I have read somewhere that they can be thined out with just plain tap water.:confused:
     
  10. Airframes

    Airframes Benevolens Magister

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    I haven't used many acrylics, and never used Xtracrylics, but I only know of one brand which is ready to spray, and that's the Vallejo Model Air. Check the bottle/container to see if thinning is required, and with what. Some can be thinned with tap water, some with distilled water, and some with an alchohol-based thinner.
     
  11. ellis995

    ellis995 Active Member

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    Thanks again Terry

    This is where i found out about xtracrylix paints

    AEROSCALE



    The basicsXtracrylix are - surprise, surprise, acrylic paints. They are supplied in 16ml plastic bottles with a screw-top. The consistency is very thin - it's fine for brush-painting, but I was also able to airbrush it straight from the bottle. Hannants recommend using 10-15% neat water as a thinner, but I used distilled water, Liquitex Flow-Aid and Isopropyl Alcohol for the tests and all worked perfectly. (Note: Unlike some acrylic paints, Xtracrylix is not compatible with cellulose thinners.)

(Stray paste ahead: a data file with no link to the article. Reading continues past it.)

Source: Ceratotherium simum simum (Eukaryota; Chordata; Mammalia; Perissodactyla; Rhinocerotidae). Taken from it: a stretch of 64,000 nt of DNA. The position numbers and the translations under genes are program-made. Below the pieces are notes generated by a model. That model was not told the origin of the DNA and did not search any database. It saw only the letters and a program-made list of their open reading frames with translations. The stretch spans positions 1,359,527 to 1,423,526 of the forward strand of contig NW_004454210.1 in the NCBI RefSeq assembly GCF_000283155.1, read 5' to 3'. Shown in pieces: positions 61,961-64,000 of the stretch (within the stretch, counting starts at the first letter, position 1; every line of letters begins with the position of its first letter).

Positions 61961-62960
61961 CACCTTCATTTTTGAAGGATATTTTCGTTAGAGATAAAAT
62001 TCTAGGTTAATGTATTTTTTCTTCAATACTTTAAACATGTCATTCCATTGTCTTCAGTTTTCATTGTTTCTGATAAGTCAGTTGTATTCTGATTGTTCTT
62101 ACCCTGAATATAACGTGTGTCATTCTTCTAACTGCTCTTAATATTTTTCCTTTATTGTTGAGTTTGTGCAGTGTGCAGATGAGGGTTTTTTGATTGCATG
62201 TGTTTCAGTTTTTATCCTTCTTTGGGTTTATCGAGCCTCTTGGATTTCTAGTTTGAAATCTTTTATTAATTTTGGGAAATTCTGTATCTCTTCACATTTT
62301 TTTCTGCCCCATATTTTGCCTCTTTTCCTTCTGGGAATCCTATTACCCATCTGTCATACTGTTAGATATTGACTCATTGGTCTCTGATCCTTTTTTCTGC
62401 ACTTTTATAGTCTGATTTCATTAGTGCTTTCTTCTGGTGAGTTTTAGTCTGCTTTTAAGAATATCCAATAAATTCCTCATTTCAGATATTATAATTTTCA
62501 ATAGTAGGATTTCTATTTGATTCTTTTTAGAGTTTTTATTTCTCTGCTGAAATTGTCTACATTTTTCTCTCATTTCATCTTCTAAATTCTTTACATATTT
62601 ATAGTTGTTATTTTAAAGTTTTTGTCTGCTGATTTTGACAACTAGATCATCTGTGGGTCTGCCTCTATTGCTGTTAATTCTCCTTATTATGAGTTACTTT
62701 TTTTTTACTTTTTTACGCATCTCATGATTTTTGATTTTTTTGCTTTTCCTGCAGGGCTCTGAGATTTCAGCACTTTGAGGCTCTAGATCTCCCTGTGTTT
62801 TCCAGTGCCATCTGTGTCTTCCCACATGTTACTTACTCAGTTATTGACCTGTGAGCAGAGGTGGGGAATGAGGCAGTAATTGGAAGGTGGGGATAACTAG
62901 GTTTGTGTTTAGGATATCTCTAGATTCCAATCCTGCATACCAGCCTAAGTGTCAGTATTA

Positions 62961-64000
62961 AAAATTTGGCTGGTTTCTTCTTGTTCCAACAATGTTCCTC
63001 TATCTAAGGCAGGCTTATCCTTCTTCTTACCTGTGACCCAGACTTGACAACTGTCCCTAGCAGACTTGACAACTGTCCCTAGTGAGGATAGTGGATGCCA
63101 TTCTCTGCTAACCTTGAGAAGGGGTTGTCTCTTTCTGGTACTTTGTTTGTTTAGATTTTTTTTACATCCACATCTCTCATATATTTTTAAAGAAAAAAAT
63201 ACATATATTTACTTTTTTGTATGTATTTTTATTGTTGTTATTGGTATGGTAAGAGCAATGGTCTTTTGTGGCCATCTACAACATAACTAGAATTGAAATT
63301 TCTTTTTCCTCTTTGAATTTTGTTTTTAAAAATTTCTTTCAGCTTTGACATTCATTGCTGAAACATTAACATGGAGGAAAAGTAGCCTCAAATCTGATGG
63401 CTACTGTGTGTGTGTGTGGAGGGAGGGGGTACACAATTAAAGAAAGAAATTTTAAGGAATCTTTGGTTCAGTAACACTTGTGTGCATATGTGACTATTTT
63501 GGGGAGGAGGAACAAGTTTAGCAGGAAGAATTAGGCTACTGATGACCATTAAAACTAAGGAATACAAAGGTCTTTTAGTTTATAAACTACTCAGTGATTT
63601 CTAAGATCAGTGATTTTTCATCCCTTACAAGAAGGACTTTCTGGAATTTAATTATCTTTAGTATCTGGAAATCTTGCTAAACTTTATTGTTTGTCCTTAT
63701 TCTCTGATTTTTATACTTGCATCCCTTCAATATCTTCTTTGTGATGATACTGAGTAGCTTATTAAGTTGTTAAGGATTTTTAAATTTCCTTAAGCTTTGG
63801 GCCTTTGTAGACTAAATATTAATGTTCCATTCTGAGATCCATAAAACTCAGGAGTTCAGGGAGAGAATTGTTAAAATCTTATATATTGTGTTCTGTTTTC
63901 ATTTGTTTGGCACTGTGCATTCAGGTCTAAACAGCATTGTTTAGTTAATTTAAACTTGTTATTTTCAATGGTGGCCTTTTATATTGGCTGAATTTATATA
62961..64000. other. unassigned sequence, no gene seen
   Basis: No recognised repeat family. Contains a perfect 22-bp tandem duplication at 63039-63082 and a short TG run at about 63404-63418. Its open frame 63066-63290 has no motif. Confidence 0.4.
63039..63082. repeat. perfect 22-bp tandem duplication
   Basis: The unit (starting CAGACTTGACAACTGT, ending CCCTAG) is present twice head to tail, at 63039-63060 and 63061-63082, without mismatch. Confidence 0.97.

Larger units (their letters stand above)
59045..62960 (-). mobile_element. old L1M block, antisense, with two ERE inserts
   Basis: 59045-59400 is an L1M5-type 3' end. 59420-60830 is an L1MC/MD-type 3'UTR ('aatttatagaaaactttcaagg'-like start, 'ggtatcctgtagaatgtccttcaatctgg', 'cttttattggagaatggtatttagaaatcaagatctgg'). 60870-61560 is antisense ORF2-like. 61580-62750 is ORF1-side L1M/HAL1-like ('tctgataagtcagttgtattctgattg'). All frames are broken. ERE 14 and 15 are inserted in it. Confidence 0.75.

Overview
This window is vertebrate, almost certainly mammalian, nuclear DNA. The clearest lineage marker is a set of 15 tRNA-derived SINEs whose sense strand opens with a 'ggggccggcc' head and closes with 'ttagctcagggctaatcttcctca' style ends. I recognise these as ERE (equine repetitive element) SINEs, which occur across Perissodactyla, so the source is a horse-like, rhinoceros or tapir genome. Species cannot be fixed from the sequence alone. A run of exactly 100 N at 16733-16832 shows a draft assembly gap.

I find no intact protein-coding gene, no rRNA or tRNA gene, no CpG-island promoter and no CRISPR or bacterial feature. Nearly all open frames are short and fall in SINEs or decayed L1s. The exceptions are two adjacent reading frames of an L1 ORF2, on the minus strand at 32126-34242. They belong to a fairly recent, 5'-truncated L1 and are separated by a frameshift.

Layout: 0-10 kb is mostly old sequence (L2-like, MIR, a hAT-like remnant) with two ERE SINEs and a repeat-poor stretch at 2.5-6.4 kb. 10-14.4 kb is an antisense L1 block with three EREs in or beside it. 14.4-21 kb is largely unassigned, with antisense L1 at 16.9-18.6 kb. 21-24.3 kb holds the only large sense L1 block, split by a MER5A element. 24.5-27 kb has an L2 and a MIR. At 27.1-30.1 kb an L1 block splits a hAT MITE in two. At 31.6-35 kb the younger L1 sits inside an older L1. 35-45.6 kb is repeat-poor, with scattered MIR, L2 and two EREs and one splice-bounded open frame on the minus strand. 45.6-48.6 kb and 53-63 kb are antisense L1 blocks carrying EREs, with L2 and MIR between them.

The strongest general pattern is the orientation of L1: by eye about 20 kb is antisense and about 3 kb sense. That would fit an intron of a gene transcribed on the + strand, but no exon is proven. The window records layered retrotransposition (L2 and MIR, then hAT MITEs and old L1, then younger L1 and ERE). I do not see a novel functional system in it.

The pigment is very fine and showed no sign of separating out, even when I thinned the paint excessively.

    the rangeAt present, Xtracrylix cover RAF (BS), Luftwaffe (RLM) and US (FS) colours. The range ties in closely with the existing Xtracolor range of enamels. The rumour-mill is already at work, with talk of WW2 Russian and Italian colours being added, along with a range of armour colours.

    For the latest range of colours, click HERE.

    SprayingI sprayed the paint onto high-gloss coated card. All the colours sprayed beautifully - no clogging, pooling or spattering - and the colour density was excellent. As a test, I sprayed RAF Sky and Trainer Yellow over Dark Green and Dark Earth - a single coat covered the darker colours with no trouble at all.

    Hannants quote the drying time as 15 minutes, but I really pushed it, respraying as quickly as I could flush the airbrush and change colour. I encountered no problems, and had a 4-colour pattern in under 10 minutes.